Oceans have been rising up the political agenda over the past few years. Last week during  Lisbon’s Blue Week, over 70 ministers met to discuss the balance between new economic activities in our oceans and how best they be protected. At the same time EU Commissioner for Environment, Maritime Affairs and Fisheries Karmenu Vella was in town to announce a new public consultation on ocean governance that will run until September. Further north in Bonn, the UNFCCC climate conference was working on the negotiating text for the COP21 Paris climate talks at the end of the year, including discussions on ocean acidification and greenhouse emissions from shipping.

But it is the G7 meeting in Bavaria that finishes today that best illustrates how high oceans have risen on the political agenda. At the insistence of Germany’s Angela Merkel, ocean protection is on the agenda for the meeting of the leaders of the world’s 7 major economies. In advance of it, the national science academies of the G7 countries published a report on the impact of human activities on marine systems with recommendations for future action. Seas At Risk and an alliance of other NGOs have also engaged with the process, and have produced a series of key recommendations on the issues discussed by the G7. We advocate post-2015 sustainable development goals with ambitious targets to conserve oceans, an international agreement to protect high seas biodiversity, the reduction of marine litter, and halting the deep-sea mining gold rush.

For Seas At Risk, of course, every day is Oceans Day! With this in mind, we have recently brought together many of the key NGO players in European marine environmental protection to create the Blue Manifesto, a series of key priorities for the European Commission to pursue during its mandate if we are to hope to get our seas in a healthy state, especially in the face of increasing exploitation of their resources.

The increasing push for ‘Blue Growth’, especially within the EU, where it is viewed as a key part of a European job creation drive, has not yet been met with an adequate and equal push for ocean protection in the face of all this potential economic activity. New areas of exploration, such as deep-sea mining, stand in stark opposition to developing EU commitments to create a more circular economy that uses recycling, innovative design and resource efficiency to avoid destructive extractive activities.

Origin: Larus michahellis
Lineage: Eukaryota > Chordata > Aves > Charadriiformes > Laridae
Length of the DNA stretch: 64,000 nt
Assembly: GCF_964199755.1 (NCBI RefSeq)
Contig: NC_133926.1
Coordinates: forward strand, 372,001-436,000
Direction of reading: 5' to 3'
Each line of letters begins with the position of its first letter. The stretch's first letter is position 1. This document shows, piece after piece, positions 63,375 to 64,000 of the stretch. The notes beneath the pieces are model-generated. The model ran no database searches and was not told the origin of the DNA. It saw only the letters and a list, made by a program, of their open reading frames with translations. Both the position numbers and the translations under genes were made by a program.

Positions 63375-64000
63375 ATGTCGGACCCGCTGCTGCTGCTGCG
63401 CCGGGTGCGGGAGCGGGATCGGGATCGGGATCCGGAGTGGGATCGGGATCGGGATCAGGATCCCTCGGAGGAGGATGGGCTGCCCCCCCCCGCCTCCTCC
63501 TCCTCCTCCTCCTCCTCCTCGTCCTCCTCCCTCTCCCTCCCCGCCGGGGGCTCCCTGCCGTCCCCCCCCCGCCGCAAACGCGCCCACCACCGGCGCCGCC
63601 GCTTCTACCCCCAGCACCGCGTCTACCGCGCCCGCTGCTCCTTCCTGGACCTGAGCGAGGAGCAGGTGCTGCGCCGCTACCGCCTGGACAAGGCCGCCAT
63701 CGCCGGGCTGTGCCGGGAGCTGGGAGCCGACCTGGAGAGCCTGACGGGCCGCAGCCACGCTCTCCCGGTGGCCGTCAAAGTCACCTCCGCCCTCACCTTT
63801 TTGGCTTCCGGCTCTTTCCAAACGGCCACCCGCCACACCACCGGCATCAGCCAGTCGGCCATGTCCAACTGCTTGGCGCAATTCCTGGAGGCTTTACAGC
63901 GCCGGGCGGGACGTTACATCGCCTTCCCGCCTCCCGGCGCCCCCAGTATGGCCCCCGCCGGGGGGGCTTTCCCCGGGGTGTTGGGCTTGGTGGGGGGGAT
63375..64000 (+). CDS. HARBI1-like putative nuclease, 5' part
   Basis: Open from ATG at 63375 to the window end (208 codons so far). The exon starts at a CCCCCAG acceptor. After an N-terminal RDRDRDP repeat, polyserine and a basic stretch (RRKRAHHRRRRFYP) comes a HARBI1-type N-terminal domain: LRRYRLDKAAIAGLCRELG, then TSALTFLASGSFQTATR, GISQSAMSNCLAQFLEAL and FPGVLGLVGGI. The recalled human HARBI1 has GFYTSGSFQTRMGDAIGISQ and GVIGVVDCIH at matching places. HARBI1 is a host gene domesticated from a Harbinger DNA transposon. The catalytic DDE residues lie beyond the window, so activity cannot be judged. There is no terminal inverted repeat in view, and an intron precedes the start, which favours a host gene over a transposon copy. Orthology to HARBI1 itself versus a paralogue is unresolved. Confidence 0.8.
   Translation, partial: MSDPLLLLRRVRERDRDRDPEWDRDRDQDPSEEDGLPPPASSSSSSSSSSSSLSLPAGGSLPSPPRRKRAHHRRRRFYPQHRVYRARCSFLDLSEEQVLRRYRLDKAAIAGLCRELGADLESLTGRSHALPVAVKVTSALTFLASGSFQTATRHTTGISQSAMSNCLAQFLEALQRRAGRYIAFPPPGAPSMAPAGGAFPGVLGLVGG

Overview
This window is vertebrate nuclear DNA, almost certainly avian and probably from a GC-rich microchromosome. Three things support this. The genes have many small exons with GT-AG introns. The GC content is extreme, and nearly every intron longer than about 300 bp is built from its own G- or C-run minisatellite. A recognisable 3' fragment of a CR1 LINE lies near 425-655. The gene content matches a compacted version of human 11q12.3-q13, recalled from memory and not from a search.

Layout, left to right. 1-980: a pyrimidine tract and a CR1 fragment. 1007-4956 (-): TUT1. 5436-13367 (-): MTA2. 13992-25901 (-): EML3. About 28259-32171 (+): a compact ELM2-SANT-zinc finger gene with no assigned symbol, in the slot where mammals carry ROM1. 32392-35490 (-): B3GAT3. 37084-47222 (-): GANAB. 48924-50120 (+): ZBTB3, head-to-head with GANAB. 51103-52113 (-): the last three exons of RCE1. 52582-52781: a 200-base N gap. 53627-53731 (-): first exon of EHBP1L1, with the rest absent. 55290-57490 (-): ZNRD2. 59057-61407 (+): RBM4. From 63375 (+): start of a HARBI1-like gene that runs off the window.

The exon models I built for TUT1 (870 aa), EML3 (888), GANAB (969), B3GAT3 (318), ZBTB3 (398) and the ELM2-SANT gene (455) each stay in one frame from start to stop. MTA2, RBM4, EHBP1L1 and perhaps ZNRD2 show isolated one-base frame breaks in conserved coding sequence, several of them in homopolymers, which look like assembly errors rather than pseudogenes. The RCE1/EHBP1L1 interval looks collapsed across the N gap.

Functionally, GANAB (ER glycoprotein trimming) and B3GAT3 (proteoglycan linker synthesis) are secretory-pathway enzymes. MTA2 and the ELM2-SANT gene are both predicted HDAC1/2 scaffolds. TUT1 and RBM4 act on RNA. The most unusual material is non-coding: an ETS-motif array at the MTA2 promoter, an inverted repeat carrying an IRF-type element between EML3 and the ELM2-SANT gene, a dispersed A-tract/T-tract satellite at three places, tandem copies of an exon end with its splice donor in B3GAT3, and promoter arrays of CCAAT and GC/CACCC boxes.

The Manifesto urges the Commission to make progress on 5 key marine environment areas, which we jointly believe are the key focus:

  1. Ensure Good Environmental Status by 2020 through a strong implementation of the Marine Strategy Framework Directive;
  2. Complete an ecologically coherent network of well-managed marine protected areas by 2020;
  3. End overfishing and allow for the recovery of fish stocks, while minimising the impact of fishing on the wider marine environment;
  4. Ensure a sustainable blue economy that protects and maintains the diversity, productivity, resilience, and core functions of marine ecosystems; and
  5. Strengthen international fisheries and maritime governance.

Seas At Risk and our allies believe that the recent drive for less intervention under the guise of ‘better regulation’ poses a threat to the considerable achievements made by the EU and its member states to protect their coasts and seas to date. As new economic areas of exploitation open up (such as deep-sea mining and marine energy production) and other expand (such as aquaculture), we must redouble our efforts to ensure ocean ecosystems are protected for future generations.

You can follow the over 400 events organised for this year’s World Ocean Day, or even list an event of your own on their website. You can see what Seas At Risk’s member organisations will be doing on the day through their twitter pages, all available here.

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